A Dietitian Explains Why "Cheat Days" Are Not A Real Thing

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Oh, how we love the days we give ourselves permission to stray from our healthy eating plans. But why are they called "cheat" days? The belief that cheating is necessary to maintain a healthy lifestyle reflects a deeper belief that balanced eating is just not enough. Cheating implies that eating a balanced diet is not 100 percent satisfying and involves sacrifices that somehow need to be made up for. It also implies that balanced living is an impossible task at which we can't succeed without sneaking around the system.

What does it really mean to have a balanced diet?

My observation is that the word "balanced" has become inherently restrictive and insufficient. Admittedly, I may be biased, as I really do love healthy food and am totally inspired and excited by all the things to do with vegetables and fruits. I get that not everybody is as veggie-crazy as I am, but I don't think that's a prerequisite for balanced eating. And having made one disclosure, here's a second: I really love (and eat) plenty of unhealthy foods, too—and I'd still consider myself a balanced eater.

The definition of "balanced eating" is not eating only healthy, nutrient-dense foods. In fact, I'd say eating only healthy, nutrient-dense foods is not balanced at all, especially if it means not letting yourself eat foods that you truly love. Balance is a mix of healthy and unhealthy, nutrition and pleasure, function and fun. It's a mix of eating nutritious foods you enjoy and not-so-nutritious foods you enjoy—because most of us need both to be satisfied.

Cheat days don't exist in a healthy diet.

I'm here to tell you that there's no such thing as a cheat day in a balanced, healthy approach to eating. You can enjoy any food you want on any given day as long as you own it, are intentional about your choices, and are honest with yourself about the pros and cons. Balanced eating is a fluid concept—it's different for everyone and it's about doing what's best for your individual body. But like many things in life, balanced eating is easier said than done. We all have different emotional connections to food, and most of us have what I like to call "food baggage."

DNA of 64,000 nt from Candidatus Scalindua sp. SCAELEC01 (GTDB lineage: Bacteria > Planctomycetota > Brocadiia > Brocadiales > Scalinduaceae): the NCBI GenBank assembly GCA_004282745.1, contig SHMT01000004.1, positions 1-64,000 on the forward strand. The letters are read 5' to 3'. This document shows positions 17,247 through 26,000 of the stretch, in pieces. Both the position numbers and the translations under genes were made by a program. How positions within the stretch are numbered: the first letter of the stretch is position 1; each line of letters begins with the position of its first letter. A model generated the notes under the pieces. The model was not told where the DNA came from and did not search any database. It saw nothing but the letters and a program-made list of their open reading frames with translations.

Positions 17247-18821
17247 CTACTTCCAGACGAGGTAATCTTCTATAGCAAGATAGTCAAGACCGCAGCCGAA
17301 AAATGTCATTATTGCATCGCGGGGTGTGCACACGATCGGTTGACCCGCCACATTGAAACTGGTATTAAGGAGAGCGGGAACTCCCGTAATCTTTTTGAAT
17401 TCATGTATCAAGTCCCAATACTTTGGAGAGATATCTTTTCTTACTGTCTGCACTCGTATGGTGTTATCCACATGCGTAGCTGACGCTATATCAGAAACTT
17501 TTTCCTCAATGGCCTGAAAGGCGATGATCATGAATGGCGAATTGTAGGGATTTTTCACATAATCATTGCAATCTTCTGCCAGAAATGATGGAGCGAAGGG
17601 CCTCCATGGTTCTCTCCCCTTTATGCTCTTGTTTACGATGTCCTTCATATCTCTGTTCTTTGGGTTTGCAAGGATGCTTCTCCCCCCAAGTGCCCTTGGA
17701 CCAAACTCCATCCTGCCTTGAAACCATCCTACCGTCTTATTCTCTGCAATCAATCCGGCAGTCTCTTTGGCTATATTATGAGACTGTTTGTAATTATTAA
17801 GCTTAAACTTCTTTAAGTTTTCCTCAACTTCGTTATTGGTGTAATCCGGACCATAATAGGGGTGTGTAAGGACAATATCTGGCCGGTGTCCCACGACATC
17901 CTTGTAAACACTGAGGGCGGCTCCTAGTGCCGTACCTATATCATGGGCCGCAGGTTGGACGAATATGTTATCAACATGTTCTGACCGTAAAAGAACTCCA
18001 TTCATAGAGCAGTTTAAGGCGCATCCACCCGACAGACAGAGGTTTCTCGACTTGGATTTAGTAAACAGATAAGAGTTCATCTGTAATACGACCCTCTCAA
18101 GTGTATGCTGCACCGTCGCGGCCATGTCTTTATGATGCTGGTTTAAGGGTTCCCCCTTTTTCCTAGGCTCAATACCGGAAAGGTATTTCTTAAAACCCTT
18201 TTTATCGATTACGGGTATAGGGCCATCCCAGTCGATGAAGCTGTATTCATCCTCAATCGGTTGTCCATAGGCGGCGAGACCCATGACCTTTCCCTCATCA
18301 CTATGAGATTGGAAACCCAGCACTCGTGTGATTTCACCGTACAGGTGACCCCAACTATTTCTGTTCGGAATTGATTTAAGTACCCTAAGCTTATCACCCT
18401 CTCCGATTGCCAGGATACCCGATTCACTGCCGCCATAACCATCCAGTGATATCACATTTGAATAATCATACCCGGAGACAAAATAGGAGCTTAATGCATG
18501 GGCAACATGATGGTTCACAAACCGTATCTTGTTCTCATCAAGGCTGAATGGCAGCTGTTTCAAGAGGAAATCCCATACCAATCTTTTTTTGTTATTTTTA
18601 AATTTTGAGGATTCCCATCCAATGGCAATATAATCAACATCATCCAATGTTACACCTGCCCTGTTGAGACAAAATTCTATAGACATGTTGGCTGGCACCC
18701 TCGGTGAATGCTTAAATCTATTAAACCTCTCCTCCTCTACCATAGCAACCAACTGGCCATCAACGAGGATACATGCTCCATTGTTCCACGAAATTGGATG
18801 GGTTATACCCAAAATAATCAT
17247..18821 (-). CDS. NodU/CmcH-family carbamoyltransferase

The good news, though, is that it's possible to change this. It just takes a lot of patience and practice to alter your mindset. It's a skill you build over time by staying open to possibility, testing your assumptions, and experimenting.

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Start your inner dialogue.

So, what can you do? I suggest starting a friendly dialogue with yourself. Without realizing it, you may have been stuck in monologue mode for years, allowing one voice to rule you. The best way to open a dialogue is to start asking yourself these questions:

1. What do I really want?

  • I don't want to have to think about how much I eat or drink at the party.
  • I really want to feel successful the next day rather than regretful.
  • Analyze: Which do I want more? Is there a compromise that gives me a little bit of both?

2. How will doing (or not doing) this make me feel?

  • I'll feel liberated!
  • I'll feel a little overwhelmed.
  • I'll feel helpless or like a failure.
  • Analyze: Why will it make me feel this way?
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3. Am I making any assumptions?

  • I will feel deprived if I limit my alcohol and food choices.
  • The party won't be as fun if I set boundaries around my choices.
  • I will feel great and enjoy myself more if I let loose.
  • Analyze: Are my assumptions actually true?

4. Can I change my thinking?

  • I think I would feel deprived if I don't let myself have any treats but maybe not if I just set a limit on how many.
  • I might feel more empowered by setting limits and knowing I'm not undoing my successes from the week.
  • I might feel out of control and disappointed if I let loose.

It's important to consider both the present moment and the big picture when answering these questions, as sometimes the responses are different depending on the context. Remember, having an honest dialogue with ourselves (and not the actual decision) is where we really win. Balanced eating and living is not about a predetermined right or wrong; it's about making conscious choices with your best interests and true self-care in mind.

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